Panel Paper: Governance Issues With Adaptation to Sea Level Rise

Thursday, November 7, 2013 : 12:10 PM
Lincoln (Ritz Carlton)

*Names in bold indicate Presenter

Margaret Peloso, Vinson & Elkins LLP
Population density in the United States’ coastal regions far exceeds that of the nation as a whole, and coastal populations are expected to increase in the future.  At the same time, the coastal zone is exposed to a number of hazards as a result of climate change including sea level rise and increased strength or frequency of storm events.   While not definitively a climate-driven event, Superstorm Sandy and the ongoing recovery serve to highlight the challenges that coastal communities face in preparing for and adapting to increased storm intensity in the coastal zone.  One of the most pressing policy challenges for coastal communities is thus to determine how they will prepare their populations for impeding sea level rise and make communities more resilient to storms.

Policy responses to sea level rise can generally be divided into three categories: hold the line strategies, managed realignment, and the use of market forces to promote retreat.  Hold the line strategies include measures that are focused on maintaining the coastline in its current position.  Such measures include the construction of seawalls and beach nourishment.  In contrast, managed realignment encompasses a suite of policies that encourage retreat the coast.  A managed realignment strategy that has gained particular attention in the United States is the rolling easement: a tool by which a property owner dedicates an easement over part of his property that moves landward as the sea level rises and ultimately results in retreat.  Finally, many have looked to the insurance industry as a potential means to use economic incentives to encourage investment in lower hazard areas.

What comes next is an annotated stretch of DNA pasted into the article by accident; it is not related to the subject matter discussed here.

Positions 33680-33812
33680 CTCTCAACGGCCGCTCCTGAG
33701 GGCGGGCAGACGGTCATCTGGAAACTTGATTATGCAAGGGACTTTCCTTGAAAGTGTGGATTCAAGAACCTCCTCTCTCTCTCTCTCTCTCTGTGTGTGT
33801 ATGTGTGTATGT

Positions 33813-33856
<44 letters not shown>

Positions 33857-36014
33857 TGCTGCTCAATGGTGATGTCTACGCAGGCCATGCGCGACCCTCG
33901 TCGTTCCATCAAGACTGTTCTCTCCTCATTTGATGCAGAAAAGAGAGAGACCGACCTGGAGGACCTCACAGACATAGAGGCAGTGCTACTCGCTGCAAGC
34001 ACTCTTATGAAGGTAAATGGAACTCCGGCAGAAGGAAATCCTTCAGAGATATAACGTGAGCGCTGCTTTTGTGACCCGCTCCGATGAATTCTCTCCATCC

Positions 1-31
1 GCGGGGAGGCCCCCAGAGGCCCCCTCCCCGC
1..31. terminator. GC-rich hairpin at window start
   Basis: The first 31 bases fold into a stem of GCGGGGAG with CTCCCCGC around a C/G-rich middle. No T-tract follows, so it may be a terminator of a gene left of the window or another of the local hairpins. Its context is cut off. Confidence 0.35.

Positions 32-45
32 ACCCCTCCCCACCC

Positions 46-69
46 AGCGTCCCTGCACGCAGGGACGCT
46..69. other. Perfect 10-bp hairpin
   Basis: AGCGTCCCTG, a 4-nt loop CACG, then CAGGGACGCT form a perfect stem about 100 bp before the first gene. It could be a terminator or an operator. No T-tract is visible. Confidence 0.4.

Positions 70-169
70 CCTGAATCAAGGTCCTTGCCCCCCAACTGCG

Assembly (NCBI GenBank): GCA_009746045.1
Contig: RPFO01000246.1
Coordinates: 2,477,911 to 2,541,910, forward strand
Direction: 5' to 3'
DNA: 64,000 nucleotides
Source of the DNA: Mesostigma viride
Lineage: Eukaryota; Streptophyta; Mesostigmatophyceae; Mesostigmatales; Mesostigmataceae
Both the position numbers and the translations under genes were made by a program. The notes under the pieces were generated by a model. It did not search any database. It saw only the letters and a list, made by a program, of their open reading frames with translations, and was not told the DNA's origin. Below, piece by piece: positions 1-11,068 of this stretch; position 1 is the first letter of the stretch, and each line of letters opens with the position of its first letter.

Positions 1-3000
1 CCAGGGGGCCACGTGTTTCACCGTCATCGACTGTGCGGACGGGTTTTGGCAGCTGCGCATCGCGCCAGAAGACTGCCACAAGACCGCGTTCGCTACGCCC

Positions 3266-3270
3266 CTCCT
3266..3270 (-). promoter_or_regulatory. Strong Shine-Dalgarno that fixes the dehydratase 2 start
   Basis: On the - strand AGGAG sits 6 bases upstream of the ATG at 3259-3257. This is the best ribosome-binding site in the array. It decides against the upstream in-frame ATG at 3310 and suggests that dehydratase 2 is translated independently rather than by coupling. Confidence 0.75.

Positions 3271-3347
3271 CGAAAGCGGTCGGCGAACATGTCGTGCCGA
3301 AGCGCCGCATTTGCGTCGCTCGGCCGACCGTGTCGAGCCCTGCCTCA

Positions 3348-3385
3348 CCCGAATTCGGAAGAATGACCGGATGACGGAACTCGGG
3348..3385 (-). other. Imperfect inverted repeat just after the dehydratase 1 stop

This paper examines sea level rise adaptation strategies with a particular focus on state’s ability to promote retreat from the coasts through the adoption of a policy of rolling easements.  Drawing up on case studies from California, North Carolina, and Texas, this paper will examine whether variations in state coastal management structures result in a differential ability to promote adaptation to sea level rise.  Ultimately, this paper concludes that it is the interaction of political and economic factors—not coastal management laws and policies—that is shaping adaptation responses to sea level rise to date.